How Environmental Authorities Can Help You Plan/Prevent Harm:
Your environmental authority will often dictate what environmental harm your activity might result in and provide conditions to help you prevent harm from occurring, or to help minimise the harm. When you receive your license from DEHP, you will be given conditions that you need to comply with.
What Happens We Don’t Comply with Our License Conditions?
If you don’t adhere to these conditions, you are considered to be non-compliant or in breach of your Environmental Authority.Unless you have taken reasonable and practical measures and actions, and can show as much, the DEHP are likely to issue you with an infringement notice, which can include fines and penalties, or they may undertake a prosecution against you.
How are penalties assessed/communicated?
Fines are expressed in terms of penalty units, with different types of breaches having different values of maximum penalty units, or a minimum imprisonment term.
One penalty unit equates to a certain monetary value, which can change from state to state and between federal and state governments.
The legislation is written in terms of penalty units, so that the dollar value can fluctuate without having to rewrite the legislation each time.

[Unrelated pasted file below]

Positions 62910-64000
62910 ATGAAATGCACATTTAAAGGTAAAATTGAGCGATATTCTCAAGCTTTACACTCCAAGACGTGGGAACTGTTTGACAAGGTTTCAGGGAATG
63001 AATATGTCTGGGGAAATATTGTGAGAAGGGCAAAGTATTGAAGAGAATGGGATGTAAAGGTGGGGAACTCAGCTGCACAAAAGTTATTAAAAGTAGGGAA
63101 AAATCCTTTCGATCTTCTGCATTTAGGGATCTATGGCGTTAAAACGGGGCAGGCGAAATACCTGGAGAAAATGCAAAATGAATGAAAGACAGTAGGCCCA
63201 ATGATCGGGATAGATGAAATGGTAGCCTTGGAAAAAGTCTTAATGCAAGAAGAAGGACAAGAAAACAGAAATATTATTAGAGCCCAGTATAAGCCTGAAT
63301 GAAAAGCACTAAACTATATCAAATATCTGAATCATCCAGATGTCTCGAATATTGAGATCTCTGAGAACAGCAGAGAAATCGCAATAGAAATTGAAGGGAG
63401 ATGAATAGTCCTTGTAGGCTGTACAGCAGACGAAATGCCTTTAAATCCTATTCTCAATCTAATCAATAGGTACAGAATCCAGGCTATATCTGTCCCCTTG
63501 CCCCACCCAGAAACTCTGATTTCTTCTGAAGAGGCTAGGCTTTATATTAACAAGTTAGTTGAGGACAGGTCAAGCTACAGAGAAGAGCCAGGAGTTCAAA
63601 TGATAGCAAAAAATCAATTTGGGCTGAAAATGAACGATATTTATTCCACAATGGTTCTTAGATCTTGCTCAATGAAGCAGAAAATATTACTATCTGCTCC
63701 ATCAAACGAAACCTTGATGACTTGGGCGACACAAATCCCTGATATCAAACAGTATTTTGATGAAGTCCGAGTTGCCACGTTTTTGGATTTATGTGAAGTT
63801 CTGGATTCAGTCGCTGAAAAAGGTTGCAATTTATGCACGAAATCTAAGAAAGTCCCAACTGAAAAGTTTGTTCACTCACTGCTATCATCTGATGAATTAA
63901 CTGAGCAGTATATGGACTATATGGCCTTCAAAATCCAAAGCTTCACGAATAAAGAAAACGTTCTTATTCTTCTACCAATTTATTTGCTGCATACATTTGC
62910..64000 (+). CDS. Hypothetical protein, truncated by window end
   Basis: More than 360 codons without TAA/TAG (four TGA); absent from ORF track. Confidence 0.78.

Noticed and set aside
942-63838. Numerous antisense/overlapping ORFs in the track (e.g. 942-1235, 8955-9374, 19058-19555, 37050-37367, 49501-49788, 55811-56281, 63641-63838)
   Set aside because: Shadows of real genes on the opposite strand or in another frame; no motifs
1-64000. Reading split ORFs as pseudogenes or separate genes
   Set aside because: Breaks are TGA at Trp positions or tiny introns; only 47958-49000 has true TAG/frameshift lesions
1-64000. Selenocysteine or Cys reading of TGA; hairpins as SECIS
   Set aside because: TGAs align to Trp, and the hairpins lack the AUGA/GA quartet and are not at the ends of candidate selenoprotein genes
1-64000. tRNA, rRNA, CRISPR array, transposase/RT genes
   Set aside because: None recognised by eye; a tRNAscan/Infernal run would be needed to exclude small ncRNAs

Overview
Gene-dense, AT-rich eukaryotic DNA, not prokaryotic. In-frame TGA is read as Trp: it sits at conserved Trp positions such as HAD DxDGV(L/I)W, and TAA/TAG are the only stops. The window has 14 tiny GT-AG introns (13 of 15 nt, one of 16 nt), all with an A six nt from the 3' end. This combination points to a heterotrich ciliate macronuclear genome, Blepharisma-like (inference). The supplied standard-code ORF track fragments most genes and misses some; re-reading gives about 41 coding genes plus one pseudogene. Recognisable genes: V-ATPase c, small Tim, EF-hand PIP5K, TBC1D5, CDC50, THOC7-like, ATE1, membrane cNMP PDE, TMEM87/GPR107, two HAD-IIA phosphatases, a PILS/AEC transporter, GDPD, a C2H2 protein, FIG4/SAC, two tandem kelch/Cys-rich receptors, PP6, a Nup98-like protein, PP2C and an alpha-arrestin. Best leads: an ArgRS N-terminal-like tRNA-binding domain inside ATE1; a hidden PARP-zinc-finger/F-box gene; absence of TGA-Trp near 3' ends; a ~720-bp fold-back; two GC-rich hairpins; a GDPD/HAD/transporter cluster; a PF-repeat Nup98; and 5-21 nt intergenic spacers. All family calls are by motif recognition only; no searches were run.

From 1st July 2015 the value of 1 penalty unit is $117.80.
What kind of penalties are there under the Environmental Protection Act?
|Penalty Units||Value of Fine||As a Result Of….|
|100 – 500||$11,780 – $58,900||Failure to notify the DEHP of environmental harm|
|600||$70,680||Unlawfully, but not wilfully causing environmental nuisance OR
Unlawfully, but not wilfully depositing a prescribed water contaminant or releasing stormwater run-off into waters
|1,655||$196, 137||Unlawfully, but not wilfully causing material environmental harm OR
Wilfully causing environmental nuisance OR
Wilfully depositing a prescribed water contaminant or releasing stormwater run-off into waters
|4,500||$530,100||Contravening a condition (where it is apparent it was not wilful) OR
Unlawfully but not wilfully causing serious environmental harm OR
Wilfully causing material environmental harm.
|6,250||$736,250||Wilfully contravening a condition ORWilfully causing serious environmental harm.|
Failing to ensure that everyone acting under the authority complies with the conditions is also an offence. However the penalties for this one are dependent upon the other penalties.
How Can S&B Help You?
Environmental harm is something we should all take seriously. At S&B we know though, that this isn’t your core business and as much as you want to be compliant with your DEHP license conditions, it can be confusing. That’s why we’re always here to help. We can work with the DEHP on your behalf, we can help you understand your license conditions and we can help you develop action plans and testing methodologies to make sure that you stay compliant.
If you have any concerns, call or email us today and we’ll do what we can to set your mind at ease.
And whatever you do: Don’t forget to notify the DEHP as soon as you realise that environmental harm is (or might) be taking place (and within the required window to avoid fines and penalties!)